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UPDATE 1-Co-op works on scheme to avoid paying extra into bank - report
May 4, 2014 / 12:21 PM / in 4 years

UPDATE 1-Co-op works on scheme to avoid paying extra into bank - report

(Adds Co-op Bank comment in paragraphs 6 and 7)

LONDON, May 4 (Reuters) - Britain’s Co-op Bank will announce details this week of a 400 million pound ($675 million) rights issue that is expected to leave its former owner holding just over 20 percent in the troubled lender.

According to Britain’s Sunday Telegraph newspaper, the Co-op Group is expected to tell its old banking arm it will take up only some of the 120 million pounds worth of shares it can buy due to its 30 percent stake in the firm.

The struggling mutual, which is already committed to handing the Co-op Bank more than 200 million pounds this year under the terms of a 1.5 billion pound emergency recapitalisation, could undertake a ‘tail swallow’, whereby it sells enough of its options to avoid having to put any new money into the business, the newspaper said without citing sources.

The Sunday Telegraph said the technique was seen as a better option than selling all its rights and avoids the possibility of the Co-op’s stake being diluted below 20 percent, which would mean it would lose any effective control over the bank.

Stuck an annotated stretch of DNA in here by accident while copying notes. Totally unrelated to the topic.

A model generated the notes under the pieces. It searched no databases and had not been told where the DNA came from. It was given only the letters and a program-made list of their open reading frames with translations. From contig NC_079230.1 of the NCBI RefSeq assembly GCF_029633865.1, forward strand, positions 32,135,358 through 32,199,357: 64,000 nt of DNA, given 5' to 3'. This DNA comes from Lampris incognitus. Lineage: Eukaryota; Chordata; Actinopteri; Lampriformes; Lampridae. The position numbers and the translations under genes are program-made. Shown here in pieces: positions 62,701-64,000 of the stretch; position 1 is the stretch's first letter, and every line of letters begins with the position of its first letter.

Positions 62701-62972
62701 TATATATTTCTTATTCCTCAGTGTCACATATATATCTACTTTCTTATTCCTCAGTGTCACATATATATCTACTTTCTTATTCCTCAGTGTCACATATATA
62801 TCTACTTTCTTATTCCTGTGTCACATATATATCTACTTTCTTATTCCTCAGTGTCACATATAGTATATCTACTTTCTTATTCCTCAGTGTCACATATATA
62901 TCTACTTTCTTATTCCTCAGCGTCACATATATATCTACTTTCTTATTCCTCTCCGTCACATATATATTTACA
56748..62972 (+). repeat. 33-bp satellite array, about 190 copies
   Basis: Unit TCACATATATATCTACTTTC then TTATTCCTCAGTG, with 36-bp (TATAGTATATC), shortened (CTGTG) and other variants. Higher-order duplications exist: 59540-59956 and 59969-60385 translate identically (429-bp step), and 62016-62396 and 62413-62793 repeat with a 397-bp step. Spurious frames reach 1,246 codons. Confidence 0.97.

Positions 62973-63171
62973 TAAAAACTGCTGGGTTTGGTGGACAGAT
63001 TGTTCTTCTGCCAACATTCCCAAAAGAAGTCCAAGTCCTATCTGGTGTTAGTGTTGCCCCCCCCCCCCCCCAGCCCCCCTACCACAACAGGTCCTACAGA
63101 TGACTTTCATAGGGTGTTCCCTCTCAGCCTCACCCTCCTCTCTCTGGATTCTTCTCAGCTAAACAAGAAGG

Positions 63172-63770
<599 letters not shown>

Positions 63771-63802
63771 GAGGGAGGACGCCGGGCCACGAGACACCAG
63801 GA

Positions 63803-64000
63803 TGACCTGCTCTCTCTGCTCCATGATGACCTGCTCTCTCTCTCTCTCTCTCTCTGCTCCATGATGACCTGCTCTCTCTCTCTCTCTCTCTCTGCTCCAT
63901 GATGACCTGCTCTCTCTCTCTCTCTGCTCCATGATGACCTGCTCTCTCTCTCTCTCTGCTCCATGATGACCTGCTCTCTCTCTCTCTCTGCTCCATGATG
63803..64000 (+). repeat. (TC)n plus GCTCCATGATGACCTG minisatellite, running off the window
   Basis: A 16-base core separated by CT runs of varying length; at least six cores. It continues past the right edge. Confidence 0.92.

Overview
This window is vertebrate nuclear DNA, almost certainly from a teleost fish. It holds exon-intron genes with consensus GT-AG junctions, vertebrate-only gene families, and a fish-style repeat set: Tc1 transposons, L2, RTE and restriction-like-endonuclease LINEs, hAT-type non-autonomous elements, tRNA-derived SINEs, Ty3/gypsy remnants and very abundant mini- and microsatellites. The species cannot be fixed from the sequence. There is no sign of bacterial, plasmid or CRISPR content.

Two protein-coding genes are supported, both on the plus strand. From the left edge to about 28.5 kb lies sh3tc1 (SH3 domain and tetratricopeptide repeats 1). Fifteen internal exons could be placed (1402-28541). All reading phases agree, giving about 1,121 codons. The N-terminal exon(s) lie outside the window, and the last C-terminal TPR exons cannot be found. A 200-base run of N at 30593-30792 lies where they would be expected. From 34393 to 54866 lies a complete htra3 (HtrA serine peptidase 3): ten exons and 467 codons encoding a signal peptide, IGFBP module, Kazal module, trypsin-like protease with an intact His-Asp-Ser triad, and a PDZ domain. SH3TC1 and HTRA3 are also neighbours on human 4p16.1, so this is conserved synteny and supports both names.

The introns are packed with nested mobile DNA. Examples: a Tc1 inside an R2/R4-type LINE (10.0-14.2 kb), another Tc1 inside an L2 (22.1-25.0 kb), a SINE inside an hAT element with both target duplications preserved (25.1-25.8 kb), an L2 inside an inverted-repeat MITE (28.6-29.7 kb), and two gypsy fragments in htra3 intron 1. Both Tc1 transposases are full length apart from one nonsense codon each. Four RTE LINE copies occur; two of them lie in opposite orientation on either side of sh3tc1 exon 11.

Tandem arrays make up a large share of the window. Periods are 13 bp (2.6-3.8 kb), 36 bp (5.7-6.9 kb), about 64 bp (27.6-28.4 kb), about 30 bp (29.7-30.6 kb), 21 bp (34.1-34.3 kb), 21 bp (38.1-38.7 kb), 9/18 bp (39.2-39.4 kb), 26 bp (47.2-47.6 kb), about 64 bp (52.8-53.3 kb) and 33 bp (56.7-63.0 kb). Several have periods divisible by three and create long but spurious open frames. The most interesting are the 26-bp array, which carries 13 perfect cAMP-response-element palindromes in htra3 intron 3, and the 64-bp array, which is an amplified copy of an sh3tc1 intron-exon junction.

The newspaper said Co-op Bank’s boss, Niall Booker, and UBS bankers saw enough interest from existing and potential investors in buying some of the mutual’s share of the rights issue to allow the Co-op Group to go ahead with its plan.

“The Bank’s capital raise will be unaffected by the group’s decision whether or not it participates, and to what extent it participates,” a Co-op Bank spokesman said in a statement to Reuters.

“The Bank is confident that it will raise the 400 million pounds with or without the group’s involvement.”

The Co-op Group declined to comment on the report.

The Co-op Bank came close to collapse last year after a 1.5 billion pound capital shortfall was exposed. A recapitalisation brought it under the control of bondholders including U.S. hedge funds.

On Wednesday, an independent review found its problems were rooted in its 2009 takeover of the Britannia Building Society and poor management controls. ($1 = 0.5927 British Pounds) (Reporting by Neil Maidment; Editing by Ruth Pitchford)

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